In this digital age, having a healthy emotional intelligence is a highly demanded skill to get a well-paying job, stay on and thrive. Guess what? You need emotional intelligence because you’ll work with people.
The ability to achieve goals in the workplace requires collaboration with others. Maybe you’re currently part of a team or making moves to join a new one, developing strong teamwork skills can help you to succeed in your career, irrespective of your level or industry.
Here are seven tips to guide you;
This is arguably the most important skill that many people lack. One of the most powerful gifts we can give to another human being is to truly listen to them in order to understand them, rather than to respond. Listening, and the requisite patience to do it properly, is fast becoming a lost art. If you listen well, the path to becoming a better co-worker and team player reveals itself.
There will always be varying opinions and ideas. Even if you think your idea best solves the problem, you should listen to all ideas before pushing yours. Search for compromises, and remain respectful if your work is criticized.
Use your ‘followership’ Skills:
Teams made up of “alpha” types don’t function well. Consider whether it is time for you to use your “followership” rather than “leadership” skills. It’s that simple.
Spread positive energy:
Positivity allows the free flow of creativity and innovation. Give people energy rather than suck it up. How? See the opportunity, not the problem. Look for what’s right, instead of what’s wrong. Acknowledge people rather than gossiping or judging things as good or bad, right or wrong. The secret is to simply acknowledge they are different and move forward.
Commit to the team:
You will be a great team player if you can show others that you believe in the group, the process and the goals even when things go wrong. This sort of positivity can radically increase morale and productivity.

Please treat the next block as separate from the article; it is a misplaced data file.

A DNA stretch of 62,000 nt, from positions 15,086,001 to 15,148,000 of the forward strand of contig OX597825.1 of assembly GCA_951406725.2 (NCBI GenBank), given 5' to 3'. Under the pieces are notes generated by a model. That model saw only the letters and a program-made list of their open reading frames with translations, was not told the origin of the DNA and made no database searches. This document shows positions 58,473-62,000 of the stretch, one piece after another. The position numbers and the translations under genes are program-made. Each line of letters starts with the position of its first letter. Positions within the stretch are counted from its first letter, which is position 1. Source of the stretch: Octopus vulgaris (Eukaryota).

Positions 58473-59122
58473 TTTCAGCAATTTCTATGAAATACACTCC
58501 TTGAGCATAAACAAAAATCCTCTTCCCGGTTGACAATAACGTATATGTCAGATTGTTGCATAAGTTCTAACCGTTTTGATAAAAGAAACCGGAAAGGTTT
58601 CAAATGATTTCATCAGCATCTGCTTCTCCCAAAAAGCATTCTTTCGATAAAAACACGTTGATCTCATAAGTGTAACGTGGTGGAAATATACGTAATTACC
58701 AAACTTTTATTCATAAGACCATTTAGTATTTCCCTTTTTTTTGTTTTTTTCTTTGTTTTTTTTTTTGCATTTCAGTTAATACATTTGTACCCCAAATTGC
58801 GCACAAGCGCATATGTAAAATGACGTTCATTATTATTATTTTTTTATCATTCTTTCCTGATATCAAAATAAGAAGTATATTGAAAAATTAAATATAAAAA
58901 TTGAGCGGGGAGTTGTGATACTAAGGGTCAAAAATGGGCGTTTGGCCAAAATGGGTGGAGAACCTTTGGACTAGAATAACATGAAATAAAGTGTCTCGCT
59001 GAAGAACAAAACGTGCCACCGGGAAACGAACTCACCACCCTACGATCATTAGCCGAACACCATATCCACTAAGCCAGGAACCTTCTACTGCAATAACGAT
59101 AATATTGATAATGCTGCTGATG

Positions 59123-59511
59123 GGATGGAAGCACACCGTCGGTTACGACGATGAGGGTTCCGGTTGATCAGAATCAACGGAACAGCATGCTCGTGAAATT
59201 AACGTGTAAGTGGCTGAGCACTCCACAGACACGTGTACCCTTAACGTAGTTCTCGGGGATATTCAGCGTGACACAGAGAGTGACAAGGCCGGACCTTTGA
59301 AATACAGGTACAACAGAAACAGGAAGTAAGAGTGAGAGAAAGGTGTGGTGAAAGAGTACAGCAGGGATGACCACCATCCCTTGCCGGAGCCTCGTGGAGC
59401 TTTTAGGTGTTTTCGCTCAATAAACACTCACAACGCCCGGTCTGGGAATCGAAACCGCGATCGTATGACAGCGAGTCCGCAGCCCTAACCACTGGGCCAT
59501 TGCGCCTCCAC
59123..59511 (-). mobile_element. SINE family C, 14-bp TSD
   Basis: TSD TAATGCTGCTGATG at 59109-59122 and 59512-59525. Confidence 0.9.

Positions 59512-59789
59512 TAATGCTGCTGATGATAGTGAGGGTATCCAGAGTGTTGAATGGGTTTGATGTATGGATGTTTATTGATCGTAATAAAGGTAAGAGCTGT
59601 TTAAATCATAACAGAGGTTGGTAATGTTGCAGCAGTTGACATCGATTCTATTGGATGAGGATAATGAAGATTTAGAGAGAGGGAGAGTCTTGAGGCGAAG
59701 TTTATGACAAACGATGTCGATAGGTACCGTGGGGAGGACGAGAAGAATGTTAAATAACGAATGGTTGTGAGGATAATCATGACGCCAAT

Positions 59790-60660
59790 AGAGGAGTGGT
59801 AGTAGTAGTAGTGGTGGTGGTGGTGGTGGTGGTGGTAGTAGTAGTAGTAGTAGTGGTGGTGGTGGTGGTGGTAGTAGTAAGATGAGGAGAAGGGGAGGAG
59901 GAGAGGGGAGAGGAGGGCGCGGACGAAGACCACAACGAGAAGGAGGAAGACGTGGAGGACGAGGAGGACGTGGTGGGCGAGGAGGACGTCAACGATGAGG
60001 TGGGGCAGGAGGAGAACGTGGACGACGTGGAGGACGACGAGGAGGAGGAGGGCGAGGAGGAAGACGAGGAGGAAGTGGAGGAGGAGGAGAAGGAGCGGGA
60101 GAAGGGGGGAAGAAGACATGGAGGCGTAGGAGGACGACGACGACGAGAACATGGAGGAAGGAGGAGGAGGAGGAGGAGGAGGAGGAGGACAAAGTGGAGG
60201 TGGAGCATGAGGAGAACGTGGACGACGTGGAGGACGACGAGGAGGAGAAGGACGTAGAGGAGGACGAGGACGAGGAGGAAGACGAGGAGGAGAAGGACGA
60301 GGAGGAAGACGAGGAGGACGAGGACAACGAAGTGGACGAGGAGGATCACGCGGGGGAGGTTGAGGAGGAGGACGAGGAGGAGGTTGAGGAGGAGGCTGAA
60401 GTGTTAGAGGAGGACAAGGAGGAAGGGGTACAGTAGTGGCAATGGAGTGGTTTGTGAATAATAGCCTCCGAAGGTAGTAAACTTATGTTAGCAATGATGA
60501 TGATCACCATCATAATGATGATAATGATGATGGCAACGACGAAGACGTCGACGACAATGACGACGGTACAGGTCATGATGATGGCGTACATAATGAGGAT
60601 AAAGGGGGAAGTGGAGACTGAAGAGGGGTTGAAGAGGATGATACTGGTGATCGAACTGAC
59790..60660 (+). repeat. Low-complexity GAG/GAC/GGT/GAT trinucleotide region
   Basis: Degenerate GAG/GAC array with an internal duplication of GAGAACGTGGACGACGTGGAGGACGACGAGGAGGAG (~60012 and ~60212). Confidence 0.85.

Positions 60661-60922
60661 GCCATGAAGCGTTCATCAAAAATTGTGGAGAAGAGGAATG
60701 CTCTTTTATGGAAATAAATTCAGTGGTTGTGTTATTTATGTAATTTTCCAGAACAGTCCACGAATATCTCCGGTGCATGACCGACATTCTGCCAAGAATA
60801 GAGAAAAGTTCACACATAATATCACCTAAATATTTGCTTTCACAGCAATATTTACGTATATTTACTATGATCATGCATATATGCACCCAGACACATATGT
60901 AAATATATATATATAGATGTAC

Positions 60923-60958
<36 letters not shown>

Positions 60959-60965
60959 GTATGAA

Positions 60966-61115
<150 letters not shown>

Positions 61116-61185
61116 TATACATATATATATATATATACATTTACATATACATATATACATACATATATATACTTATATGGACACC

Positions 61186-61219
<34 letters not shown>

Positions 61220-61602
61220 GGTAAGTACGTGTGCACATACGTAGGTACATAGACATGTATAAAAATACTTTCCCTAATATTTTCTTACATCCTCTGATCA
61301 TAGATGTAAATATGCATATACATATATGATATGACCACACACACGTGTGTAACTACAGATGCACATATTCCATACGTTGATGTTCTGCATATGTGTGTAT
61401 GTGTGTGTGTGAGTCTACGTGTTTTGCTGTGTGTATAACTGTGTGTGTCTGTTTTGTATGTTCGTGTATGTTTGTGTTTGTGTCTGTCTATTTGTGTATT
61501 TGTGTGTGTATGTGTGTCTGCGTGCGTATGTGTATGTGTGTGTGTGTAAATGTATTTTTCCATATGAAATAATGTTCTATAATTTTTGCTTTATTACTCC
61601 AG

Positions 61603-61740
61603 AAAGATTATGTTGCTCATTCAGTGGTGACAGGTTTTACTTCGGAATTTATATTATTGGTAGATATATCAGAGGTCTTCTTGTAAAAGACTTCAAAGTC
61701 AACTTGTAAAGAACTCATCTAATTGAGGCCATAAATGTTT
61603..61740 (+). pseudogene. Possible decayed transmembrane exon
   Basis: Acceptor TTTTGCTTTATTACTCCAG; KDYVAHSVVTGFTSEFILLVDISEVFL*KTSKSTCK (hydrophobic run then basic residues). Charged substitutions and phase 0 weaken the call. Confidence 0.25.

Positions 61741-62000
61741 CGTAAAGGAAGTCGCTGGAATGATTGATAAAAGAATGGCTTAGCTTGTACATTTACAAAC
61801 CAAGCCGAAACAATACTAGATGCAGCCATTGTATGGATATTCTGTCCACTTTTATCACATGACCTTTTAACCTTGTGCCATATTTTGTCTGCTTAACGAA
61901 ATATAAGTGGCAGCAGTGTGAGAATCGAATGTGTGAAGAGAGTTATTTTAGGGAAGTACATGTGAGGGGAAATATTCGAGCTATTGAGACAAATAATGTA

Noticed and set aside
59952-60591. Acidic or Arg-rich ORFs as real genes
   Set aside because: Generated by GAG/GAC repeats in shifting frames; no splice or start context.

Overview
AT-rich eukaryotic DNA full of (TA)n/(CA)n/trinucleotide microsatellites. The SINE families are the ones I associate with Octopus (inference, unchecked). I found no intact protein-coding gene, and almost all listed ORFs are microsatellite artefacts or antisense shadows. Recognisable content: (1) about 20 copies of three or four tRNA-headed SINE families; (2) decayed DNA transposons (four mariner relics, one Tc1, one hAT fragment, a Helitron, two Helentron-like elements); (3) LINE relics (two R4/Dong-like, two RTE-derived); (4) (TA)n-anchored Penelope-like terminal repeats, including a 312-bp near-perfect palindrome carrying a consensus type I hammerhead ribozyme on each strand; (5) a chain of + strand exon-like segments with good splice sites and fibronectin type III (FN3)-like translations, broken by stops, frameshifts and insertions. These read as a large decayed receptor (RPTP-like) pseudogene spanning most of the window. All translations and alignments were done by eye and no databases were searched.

If you see a co-worker who seems overwhelmed or is struggling to keep up with tasks, ask if you can help first, then do so if they accept. Team players support each other during difficult times. Take note that you don’t need to take credit for the help especially if the person does not recognise your effort later. Remember to ask for help, as well.
Communication is key:
You should be in constant communication with your team to ensure that everyone is working toward the same goal and no one is repeating work. Keeping your team updated on your progress or otherwise is important. Let them know early if you’ll be absent late or unavailable so they can cover up for you.
Lets’ give you one more.
Solicit feedback and offer the same:
Consider asking your peers for candid feedback. While these conversations may sometimes be more natural in a private setting, you can encourage your team to incorporate them into team activities to help build trust.
Being a better team player may be the answer you are looking for, as your ability to work well with other people in the office will not only improve your relationship with them but also help you perform better in your job.
Do you have any question or comment? Do share with us in the comment section.